FACIAL NERVE PARALYSIS

Facial nerve paralysis

  •  A neurological condition in which the facial nerve supplying the face, responsible for facial expressions, is partially or completely paralysed.
  •  Paresis, often with complete paralysis, develops within hours and is usually maximal within 48 to 72 hours.
  •   The affected side becomes flat and expressionless; the ability to wrinkle the forehead, blink, and grimace is limited or absent. The patient may be unable to close the eye, leading to drying to the cornea and damage, affecting the vision of the patient.
  • Some of the causes of facial nerve paralysis are as follows:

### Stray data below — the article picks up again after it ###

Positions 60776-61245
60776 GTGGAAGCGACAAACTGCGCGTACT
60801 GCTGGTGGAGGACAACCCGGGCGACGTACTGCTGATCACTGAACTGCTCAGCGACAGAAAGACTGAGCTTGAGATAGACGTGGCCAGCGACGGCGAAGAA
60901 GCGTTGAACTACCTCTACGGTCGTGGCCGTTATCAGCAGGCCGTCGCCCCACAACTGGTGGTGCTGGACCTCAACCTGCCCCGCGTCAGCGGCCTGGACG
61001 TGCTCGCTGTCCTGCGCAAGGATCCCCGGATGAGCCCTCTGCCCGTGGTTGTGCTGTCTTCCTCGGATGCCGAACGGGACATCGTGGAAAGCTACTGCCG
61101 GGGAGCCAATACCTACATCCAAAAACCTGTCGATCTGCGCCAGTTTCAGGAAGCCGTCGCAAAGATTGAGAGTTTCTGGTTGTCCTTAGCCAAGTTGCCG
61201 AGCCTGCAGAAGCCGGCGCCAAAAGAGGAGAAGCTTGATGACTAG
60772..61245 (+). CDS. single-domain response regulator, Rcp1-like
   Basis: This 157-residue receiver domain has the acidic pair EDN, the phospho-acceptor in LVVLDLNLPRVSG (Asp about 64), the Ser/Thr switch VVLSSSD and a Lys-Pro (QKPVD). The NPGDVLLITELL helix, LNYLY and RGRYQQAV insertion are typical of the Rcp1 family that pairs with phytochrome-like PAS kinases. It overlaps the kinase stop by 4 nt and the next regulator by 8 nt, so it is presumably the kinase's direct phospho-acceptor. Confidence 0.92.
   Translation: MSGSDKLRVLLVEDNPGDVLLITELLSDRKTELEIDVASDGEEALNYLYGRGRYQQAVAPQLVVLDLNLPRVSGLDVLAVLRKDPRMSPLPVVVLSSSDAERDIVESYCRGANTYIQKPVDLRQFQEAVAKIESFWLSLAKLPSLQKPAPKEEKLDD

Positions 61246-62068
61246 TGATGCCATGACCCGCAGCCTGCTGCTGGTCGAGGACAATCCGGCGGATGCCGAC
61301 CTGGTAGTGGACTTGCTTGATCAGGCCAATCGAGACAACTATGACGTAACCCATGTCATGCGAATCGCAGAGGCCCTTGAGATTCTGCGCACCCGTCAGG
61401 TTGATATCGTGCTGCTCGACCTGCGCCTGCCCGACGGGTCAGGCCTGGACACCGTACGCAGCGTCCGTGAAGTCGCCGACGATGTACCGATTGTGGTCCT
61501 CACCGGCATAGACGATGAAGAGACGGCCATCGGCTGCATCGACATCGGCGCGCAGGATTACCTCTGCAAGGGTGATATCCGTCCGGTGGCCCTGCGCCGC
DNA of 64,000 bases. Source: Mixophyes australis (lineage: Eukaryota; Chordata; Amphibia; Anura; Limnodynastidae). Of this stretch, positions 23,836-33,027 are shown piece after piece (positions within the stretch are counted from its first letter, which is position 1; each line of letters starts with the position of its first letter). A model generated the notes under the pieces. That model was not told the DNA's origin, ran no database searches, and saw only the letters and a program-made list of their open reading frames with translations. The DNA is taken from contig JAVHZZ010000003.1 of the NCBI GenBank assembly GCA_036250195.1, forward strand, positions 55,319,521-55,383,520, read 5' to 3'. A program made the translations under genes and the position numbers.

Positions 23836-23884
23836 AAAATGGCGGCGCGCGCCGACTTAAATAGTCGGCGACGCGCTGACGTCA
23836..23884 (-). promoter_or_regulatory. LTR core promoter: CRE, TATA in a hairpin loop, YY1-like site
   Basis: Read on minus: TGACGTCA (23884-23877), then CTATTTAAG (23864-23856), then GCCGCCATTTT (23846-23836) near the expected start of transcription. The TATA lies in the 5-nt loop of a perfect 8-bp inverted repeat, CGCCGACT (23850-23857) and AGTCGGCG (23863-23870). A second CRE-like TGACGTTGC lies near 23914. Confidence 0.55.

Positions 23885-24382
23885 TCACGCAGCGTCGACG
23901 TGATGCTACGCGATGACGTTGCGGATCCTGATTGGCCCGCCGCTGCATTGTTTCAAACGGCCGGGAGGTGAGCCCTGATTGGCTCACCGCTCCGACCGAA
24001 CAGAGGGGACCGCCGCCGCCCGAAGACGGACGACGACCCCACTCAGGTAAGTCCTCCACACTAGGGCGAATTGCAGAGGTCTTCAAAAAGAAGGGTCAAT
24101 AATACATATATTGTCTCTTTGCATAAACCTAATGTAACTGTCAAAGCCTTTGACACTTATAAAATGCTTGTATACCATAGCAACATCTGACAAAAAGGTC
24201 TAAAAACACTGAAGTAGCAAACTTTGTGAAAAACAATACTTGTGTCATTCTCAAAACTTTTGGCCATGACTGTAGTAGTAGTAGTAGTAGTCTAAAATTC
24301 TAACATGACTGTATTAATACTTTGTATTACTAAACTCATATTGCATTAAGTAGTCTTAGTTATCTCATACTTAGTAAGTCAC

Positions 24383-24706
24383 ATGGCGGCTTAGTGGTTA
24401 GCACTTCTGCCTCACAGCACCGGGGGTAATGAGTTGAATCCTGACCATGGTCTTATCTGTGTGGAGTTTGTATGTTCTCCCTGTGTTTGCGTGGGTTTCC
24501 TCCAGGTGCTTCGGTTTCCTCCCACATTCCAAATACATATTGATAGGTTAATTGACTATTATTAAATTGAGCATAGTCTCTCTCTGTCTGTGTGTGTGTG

Central:

  •  Brain abscess
  •  Multiple sclerosis
  •  Encephalitis
  •  Pontine glioma
  • Along its course:

  •  Acoustic neuroma
  •  Meningioma
  •  Bell’s palsy
  •  Melkersson Rosenthal syndrome
  •  Infections of the middle ear
  •  Infections of the outer ear
  •  Herpes
  •  Malignancy
  •  Surgery of the parotid gland
  •  During surgery of the ear
  •  Trauma to the skull base
  •  Trauma at birth
  •  Facial injuries
  • Systemic:

  •  Diabetes
  •  Hypertension
  •  Pregnancy
  •  Hyperthyroidism
  •  First step in management is to determine the cause of facial nerve paralysis. If idiopathic, the patient is started on corticosteroids within the first 48 hours resulting in faster and possibly complete recovery of the nerve. If the palsy is due to trauma, the patient may require surgical decompression.